A 10-yr-old girl had bleeding symptoms of moderate severity: her mother and maternal aunt had milder bleeding symptoms, and other members of the kindred were asymptomatic. In the child, factor VIII coagulant activity (VIII:C) and von Willebrand factor antigen (vWF:Ag) were normal, ristocetin cofactor very low, and the bleeding time (BT) markedly prolonged. These values were normals in the rest of the kindred, but the mother and maternal aunt had prolonged BT and a high VIII:C/vWF:Ag ratio. Crossed immunoelectrophoresis (CIE) showed a vWF:Ag peak migrating more anodally in the propositus, two distinct peaks, one migrating anodally, in the father, paternal uncle, and grandmother, and normal peaks in the rest of the kindred. In the propositus, analysis of vWF multimers in plasma on 1.6% sodium dodecyl sulfate (SDS) agarose revealed that there were no larger multimers and there was a relative increase of the smallest multimer. This relative increase was also seen in her relatives with a double peak on CIE. Using gels of smaller porosity, each multimer of the propositus's plasma consisted of a single band, instead of the repeating triplet seen in normal and von Willebrand's disease varients types IIA and IIB. The abnormalities found in the propositus are tentatively interpreted as being due to double heterozygosity for two different genes. The defective gene carried by the father affects the triplet structure of vWF multimers, whereas a prolonged BT and a high VIII:C/vWF:Ag ratio are the only phenotypic expressions of the defective gene of the mother. The findings of aberrant triplet structure in congenital vWD strengthen the view that this structure is an intrinsic feature of the normal vWF molecule.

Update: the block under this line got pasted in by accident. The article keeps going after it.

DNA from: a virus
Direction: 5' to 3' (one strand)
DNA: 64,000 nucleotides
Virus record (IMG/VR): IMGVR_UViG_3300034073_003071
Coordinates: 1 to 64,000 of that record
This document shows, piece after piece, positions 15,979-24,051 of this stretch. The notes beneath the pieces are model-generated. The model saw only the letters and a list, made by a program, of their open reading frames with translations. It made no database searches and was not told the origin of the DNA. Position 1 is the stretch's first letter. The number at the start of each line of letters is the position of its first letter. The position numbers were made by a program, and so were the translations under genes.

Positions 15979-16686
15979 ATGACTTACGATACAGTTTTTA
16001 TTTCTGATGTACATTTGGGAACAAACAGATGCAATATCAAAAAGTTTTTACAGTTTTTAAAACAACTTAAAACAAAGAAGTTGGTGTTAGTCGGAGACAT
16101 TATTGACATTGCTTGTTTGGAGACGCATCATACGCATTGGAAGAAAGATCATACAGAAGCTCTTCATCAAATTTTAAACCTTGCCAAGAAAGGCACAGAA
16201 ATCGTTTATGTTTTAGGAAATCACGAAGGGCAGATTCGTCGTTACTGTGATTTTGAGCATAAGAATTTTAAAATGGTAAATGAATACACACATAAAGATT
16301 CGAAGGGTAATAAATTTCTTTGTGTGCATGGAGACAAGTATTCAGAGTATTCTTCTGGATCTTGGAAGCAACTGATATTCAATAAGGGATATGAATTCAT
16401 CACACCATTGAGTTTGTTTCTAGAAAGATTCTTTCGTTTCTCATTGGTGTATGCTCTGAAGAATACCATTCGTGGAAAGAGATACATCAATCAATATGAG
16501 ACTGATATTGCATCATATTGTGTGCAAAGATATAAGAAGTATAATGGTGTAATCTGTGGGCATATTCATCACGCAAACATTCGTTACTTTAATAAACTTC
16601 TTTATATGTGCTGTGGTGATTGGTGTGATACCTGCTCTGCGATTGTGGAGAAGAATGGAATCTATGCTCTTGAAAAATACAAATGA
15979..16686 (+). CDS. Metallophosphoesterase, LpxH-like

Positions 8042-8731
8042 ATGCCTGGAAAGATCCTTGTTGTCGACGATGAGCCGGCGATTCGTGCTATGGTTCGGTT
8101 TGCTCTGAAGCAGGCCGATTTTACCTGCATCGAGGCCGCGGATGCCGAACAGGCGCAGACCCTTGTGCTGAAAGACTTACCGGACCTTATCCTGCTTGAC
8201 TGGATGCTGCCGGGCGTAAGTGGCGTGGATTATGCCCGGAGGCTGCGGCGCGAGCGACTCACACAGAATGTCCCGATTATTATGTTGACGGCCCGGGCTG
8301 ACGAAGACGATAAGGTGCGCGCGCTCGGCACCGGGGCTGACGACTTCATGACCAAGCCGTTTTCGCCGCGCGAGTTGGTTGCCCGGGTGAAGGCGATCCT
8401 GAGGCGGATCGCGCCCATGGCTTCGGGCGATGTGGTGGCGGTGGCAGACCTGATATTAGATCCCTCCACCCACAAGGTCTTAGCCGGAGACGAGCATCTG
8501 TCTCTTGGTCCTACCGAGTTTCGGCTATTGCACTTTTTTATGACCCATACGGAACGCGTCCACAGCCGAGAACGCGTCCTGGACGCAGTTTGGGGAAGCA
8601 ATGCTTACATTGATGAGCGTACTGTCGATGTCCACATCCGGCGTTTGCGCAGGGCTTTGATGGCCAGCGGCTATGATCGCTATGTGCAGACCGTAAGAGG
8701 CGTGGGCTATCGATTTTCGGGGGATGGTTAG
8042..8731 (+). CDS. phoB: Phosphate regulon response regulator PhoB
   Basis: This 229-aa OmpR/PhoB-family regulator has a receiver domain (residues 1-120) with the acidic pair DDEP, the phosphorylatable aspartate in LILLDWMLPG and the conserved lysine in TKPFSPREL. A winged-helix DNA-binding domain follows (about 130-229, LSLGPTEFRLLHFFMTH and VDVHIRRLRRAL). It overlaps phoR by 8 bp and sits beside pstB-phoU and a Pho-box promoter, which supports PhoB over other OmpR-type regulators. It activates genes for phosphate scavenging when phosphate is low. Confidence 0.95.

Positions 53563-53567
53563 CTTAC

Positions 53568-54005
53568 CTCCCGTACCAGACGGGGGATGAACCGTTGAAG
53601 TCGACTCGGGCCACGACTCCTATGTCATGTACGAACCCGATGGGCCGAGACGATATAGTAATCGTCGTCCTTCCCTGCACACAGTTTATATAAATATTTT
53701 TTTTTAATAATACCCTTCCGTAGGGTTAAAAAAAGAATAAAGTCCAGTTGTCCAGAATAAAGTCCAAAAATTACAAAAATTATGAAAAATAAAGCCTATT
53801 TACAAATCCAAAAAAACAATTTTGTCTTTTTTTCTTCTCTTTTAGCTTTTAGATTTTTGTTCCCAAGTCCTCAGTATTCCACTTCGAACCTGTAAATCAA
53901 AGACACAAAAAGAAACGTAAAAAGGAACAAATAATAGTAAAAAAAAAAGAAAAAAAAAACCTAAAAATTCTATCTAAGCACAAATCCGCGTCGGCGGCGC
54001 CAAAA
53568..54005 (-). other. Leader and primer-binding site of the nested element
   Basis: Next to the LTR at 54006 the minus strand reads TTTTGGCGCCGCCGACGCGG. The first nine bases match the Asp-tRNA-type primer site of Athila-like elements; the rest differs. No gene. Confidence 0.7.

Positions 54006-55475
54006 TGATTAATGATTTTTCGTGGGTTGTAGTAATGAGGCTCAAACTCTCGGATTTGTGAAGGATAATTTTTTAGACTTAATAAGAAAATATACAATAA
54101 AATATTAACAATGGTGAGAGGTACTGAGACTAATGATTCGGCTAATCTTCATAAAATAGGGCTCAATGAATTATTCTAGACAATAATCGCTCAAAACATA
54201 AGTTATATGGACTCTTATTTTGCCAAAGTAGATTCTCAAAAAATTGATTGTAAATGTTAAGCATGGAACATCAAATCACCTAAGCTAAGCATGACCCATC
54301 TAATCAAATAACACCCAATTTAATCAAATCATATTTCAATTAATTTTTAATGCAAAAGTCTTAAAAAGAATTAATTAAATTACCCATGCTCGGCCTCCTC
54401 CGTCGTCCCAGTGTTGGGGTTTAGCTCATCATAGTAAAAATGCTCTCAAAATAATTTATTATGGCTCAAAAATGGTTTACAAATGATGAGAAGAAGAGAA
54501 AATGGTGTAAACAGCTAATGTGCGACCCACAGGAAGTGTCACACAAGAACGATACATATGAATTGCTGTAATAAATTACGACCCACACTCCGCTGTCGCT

|Number of pages||6|
|Publication status||Published - 1983|
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